With the ability to assemble scenes dynamically, we can now start bringing in external geometry in the form of entities and build our setup from them. This coming week I’m going to be working on better Entity support for external meshes and start bringing them into the editor.

Stay tuned for more!

Transform Inspection in the Vortex Editor

This week I finished implementing the Transform Panel of the properties view. This is a huge step towards providing a WYSIWYG interface to the Vortex Engine!

The now-complete properties panel. Notice how rotation and scale are now correctly displayed.

The now-complete properties panel. Notice how rotation and scale are now correctly displayed.

This work encompassed being able to select any entity and inspect its properties, namely, its position, rotation and scale.

As I described in my previous post, I reworked the way entities store their transforms in order to be able to keep properties separate, only combining them for rendering purposes. Moving entities to the new Transform construct was simpler that I had anticipated, as entities encapsulate and manage the scenegraph nodes that the Vortex renderers expect.

The next step now in the Properties Panel saga is to add editing capabilities to the UI, so that modifying the values presented in the transform will alter the entities in the 3D world.

The only major issue that I see here is that, as I start to add more editing capabilities to the UI, it becomes ever more pressing to start implementing the undo/redo stack. It will be necessary as the Editor becomes more powerful.

This begs the question of the stack commands going through a centralized front controller, as opposed to having each UI component modify entities on its own. Now, a centralized component for actions must be carefully designed, as it can also provide the native backend for an (eventual) engine scripting system – something I’ve also started to research, but that requires a post on its own : )

The plan for this week is then: add “write” capabilities to the properties panel and start implementing the undo/redo stack. Stay tuned for more!

Visual Editing of Transformations through the Vortex Editor UI

This week I started implementing the properties panel (sometimes called the “inspector” panel) for the Vortex Editor.

The redesigned Transformation Panel in the Vortex Editor vertical slice.

The redesigned Transformation Panel in the Vortex Editor vertical slice.

I originally wanted to go with a table design for the UI. I though it would give me the flexibility of adding as many editable entries as necessary. I even implemented a mockup in the UI that can be seen in previous screenshots of the Editor.

The problem that I found however was that both, the difference in font and text spacing, between the left and right panels of the UI made the layout look uneven. I knew I wanted something more symmetrical for what’s essentially the “home” view of the Editor, so I came up with a new design that can be seen in the image above.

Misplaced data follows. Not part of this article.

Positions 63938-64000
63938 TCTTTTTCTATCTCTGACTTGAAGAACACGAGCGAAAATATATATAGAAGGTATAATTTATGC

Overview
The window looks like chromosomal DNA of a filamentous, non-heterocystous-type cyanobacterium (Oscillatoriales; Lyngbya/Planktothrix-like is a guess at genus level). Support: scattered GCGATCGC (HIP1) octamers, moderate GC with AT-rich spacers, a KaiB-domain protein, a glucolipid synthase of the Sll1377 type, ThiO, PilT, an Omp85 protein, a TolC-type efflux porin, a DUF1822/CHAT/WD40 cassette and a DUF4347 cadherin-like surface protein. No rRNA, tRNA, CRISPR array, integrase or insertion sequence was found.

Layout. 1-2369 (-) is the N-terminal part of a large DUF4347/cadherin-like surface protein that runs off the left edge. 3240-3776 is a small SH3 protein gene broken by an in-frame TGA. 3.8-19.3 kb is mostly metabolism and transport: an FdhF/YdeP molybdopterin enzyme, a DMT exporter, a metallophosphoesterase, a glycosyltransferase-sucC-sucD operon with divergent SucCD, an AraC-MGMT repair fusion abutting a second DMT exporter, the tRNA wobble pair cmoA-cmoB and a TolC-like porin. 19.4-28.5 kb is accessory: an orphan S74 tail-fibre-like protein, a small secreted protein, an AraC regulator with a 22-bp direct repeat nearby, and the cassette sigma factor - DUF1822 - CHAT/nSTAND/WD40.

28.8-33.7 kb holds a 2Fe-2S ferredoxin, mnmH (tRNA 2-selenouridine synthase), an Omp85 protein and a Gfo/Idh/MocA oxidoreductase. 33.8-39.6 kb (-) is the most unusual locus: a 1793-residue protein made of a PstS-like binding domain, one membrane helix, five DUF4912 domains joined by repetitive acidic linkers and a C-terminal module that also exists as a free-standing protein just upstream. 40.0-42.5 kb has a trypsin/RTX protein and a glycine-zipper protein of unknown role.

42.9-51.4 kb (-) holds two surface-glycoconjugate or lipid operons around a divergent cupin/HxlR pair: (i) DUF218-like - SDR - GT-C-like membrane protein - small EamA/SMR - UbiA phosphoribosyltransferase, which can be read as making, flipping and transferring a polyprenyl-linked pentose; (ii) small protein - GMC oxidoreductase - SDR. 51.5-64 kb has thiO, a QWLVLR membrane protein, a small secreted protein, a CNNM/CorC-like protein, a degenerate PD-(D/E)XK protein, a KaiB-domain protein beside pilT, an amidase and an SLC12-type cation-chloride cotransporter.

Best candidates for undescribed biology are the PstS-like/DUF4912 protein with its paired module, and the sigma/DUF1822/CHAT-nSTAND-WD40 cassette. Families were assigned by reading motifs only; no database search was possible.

Here, the Transform Panel consists in a custom UI component that is created dynamically and parented to the docked panel on the right. This provides a more uniform layout with two advantages: first, any number of property panels can be created and they will be nicely stacked one after the other in the panel (this will be useful in the future). Second, because the properties panel is detachable, it still allows the user to customize the Editor layout to her liking.

Now, one minor roadblock I’ve encountered from the engine standpoint for fully realizing this idea is the way Vortex currently represents Entity transformations.

All transformations in Vortex are represented as a 4×4 Matrix. The driving force behind this decision was to avoid having to convert between rotation representations at render time, thus saving some time down the line at during any scenegraph traversal passes.

So what does a generic transformation matrix look like in Vortex?

Matrices are a 4×4 list of values representing values in the homogeneous coordinate system:

  \begin{array}{cccc}  sr_{00} & r_{01} & r_{02} & t_{x} \\  r_{10} & sr_{11} & r_{12} & t_{y} \\  r_{20} & r_{21} & sr_{33} & t_{z} \\  0 & 0 & 0 & 1  \end{array}


In this matrix, (tx, ty, tz) correspond to the translation component of the Entity and we can easily extract this information to populate the Transformation Panel. But what happens with the rotation and scale?

Rotation and Scale are mixed in together in the matrix (represented by the overlapping sr components), so we can’t really extract the original scale and rotation that generated this matrix. This means that we will only be able to show and edit the position of the Entity and not its rotation or scale.

This is a limitation that has to be lifted.

The plan is to provide a higher-level contraption for describing transformations. Indeed a Transform class that will keep separate tabs for position, rotation and scale but will also provide a convenience method for computing on-demand the transform matrix that this transform represents.

A tentative interface for the Transform class could be:

namespace vtx {
class Transform
    void setPosition( float x, float y, float z );
    void setRotationEuler( float rx, float ry, float rz );
    void setScale( float sx, float sy, float sz );

    vtx::Matrix4 matrix() const; // used for the rendering pass

    // Other getter methods omitted

I think this will be a good change for the Engine. Working with Entities using a position-rotation-scale mindset instead of having to the deal with the cognitive overhead of thinking in terms of representing these as matrix operations will help users be more productive (and save precious keystrokes).